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Indian photojournalist Raghu Rai unveils the mysteries of Jerusalem

Raghu Rai - Jérusalem (1993)
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For photographer Raghu Rai, Jerusalem remains the place of all spiritualties and all mysteries

Participating in the fifth annual edition of the 'PHOTO IS:RAEL' international photography festival in Tel Aviv this week is Indian photojournalist Raghu Rai, of the Magnum Photo agency, who throughout his five decades long career has sought to serve as witness and lift the veils of mystery in the society and history of his country.

Known best for photographing personalities like Gandhi, the Dalai Lama, and Mother Teresa, Raghu Rai has a less known but no less "precious" relationship with Israel.

Rai first visited the country in the 1980's, on an invitation to visit the Bahai Temple atop Mount Carmel in Haifa as he was working on the mausoleums of Bahá-Allāh disciples in India.

A decade later, Rai decided to return to Jerusalem, a city that has never left him since then, and where he says that if there were a place where he would like to continue his work as a photographer, it would be the city holy for all three monotheistic religions.

"Coming to Israel is very precious because Jerusalem holds a sense of Christianity, the Jews and the Arab world. So as the holiest place in the world, in one city...it is something so magical," Rai told i24NEWS from the PHOTO IS:RAEL exhibit in Midtown, Tel Aviv.

"The mystery lies in the eyes of the people, in their faith, how they are transformed as if they are talking to God himself... those are the mysteries. The mystery is in the eyes of the people who still expect that 'He' will reveal himself and take care of [their] problems and they still have that faith, these are the mysteries that are endless," he adds.

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The photojournalist explains that in India, all religions are practiced and that any Indian is free to choose the faith that is his. But in Jerusalem, it remains a sacred thing for Christians, for Jews, and for Muslims "simultaneously next to each other with tensions and with vibrations and with the power of human faith".

Witnessing the Bangladesh crisis in 1971, which has caused the exodus of millions of Bengali refugees, Rai now looks at the current situation of refugees in the Middle East, whether Palestinians or Syrians, through a human lens.

"Refugees are refugees at the end of the day," he says. "That means what: those who have lost their home, their lands, their country, their culture. And they are rootless, uprooted people with lost contact and lost emotions." Rai says that the only similarity between the victims of various tragedies is that "human beings are humans" and that suffering has no color, history or past.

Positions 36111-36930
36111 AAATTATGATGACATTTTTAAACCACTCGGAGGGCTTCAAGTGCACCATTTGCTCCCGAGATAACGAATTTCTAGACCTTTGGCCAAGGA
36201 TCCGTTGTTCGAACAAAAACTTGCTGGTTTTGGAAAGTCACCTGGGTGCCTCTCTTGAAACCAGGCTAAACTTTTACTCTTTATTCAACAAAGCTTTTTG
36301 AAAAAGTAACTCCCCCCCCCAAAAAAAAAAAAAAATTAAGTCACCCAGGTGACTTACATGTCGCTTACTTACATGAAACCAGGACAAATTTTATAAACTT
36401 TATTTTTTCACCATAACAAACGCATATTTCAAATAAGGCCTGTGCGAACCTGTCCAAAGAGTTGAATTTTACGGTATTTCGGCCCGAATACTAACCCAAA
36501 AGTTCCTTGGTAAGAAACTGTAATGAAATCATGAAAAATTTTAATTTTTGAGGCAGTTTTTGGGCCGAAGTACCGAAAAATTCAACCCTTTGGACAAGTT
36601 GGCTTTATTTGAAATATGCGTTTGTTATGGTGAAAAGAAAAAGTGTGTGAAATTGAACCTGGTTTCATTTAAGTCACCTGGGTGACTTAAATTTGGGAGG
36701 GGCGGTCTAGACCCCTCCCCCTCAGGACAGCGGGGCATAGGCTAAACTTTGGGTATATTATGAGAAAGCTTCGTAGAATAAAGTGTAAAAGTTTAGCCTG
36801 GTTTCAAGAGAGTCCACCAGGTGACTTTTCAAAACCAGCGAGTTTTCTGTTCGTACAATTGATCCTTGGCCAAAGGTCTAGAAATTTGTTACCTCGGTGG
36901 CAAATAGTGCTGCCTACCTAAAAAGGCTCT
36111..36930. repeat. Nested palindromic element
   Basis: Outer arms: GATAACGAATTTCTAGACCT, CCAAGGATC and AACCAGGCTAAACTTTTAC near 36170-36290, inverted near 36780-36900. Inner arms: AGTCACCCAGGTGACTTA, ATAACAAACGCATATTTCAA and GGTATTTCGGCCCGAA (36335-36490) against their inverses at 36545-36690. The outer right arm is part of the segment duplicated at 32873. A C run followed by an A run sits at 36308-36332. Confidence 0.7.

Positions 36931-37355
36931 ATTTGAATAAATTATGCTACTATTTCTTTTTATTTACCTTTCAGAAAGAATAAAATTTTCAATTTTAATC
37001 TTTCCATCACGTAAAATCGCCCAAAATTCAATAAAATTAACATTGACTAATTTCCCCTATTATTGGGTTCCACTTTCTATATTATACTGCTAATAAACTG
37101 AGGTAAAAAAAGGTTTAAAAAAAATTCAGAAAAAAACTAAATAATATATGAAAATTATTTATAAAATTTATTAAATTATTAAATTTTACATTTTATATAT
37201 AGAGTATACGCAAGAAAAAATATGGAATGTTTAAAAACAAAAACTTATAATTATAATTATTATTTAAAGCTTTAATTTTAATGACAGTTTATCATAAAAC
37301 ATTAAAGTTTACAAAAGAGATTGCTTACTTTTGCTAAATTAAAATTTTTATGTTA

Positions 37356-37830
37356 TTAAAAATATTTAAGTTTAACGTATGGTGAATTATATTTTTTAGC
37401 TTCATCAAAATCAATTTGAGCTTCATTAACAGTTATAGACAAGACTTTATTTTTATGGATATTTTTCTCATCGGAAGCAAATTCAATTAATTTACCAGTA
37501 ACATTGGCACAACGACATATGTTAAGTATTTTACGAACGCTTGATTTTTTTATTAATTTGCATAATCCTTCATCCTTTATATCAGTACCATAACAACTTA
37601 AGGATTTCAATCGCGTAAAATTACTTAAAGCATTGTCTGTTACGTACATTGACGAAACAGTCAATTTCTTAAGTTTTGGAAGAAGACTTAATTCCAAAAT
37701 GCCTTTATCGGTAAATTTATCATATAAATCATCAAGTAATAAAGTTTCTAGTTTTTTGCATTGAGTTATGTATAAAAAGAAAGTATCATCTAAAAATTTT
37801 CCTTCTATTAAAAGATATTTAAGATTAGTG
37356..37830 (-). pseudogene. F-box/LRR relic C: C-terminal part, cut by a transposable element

Rai says that if history can "teach" us something, we seem unable to learn from past mistakes, especially because of our "position of arrogance and power". According to him, transformation can only be done on a personal level, as was the case with Jesus Christ, Buddha, or men and women like Gandhi and Mother Teresa, who knew how to "evolve and preach something more universal".

That said, it is little wonder that Rai began photographing Saint Teresa of Calcutta when she was not yet famous. He dedicated several works to the sister of the Missionaries of Charity, invested with the divine mission - as she assured him one day - to reveal the soul of she who, by serving the poorest or the poors, connected to God.

"The world is becoming highly commercialized and a difficult place but still I can assure you more of 70 per cent of the people they manage to live in peace and oneness," says Rai, for whom slides are a means of uniting with "the supreme energy", "He" who Rai does not know who "He" is, but who reveals himself in furtive moments that the objective of the camera can capture if the photographer makes himself "available" when a situation arises.

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For Henri Cartier-Bresson, who founded in 1947 the famous cooperative agency Magnum Photos and who discovered the young Raghu Rai at the gallery Delpire in Paris in 1972, photography was aligning "the head, the eye and the heart". A near-resemblance to his colleague and Indian friend for whom the perfect shot passes through a connection between the physical aspect of things, the infinity and the heart.

"He was not only this great photographer, he was also very sensitive and caring human being", he recalls, explaining how he organized encounters with Bruno Barbey or Marc Riboud when he was only "7 years old as a young photographer from India."

"How much warmth and concern he had, it was amazing for me," he adds.

And when asked why - after all these years - Jerusalem, he simply retorts that the city remains for him the place of all spiritualties and all mysteries.

"I am Christian when I am photographing Christian community, I am Hindu when I photograph Hindu community. I am getting in the spirit of things but I do not go mad about my own religion or anybody. I just want to catch what is there is front of me," he concludes.

By listening to him, calm and with a gentle gaze, it seems indeed that no matter which religion is ours, whoever manages to connect to his own spirituality will receive from "the supreme energy" what he desires at most, deep in his heart.

Nathalie Boehler is a journalist and web editor for i24NEWS in French.

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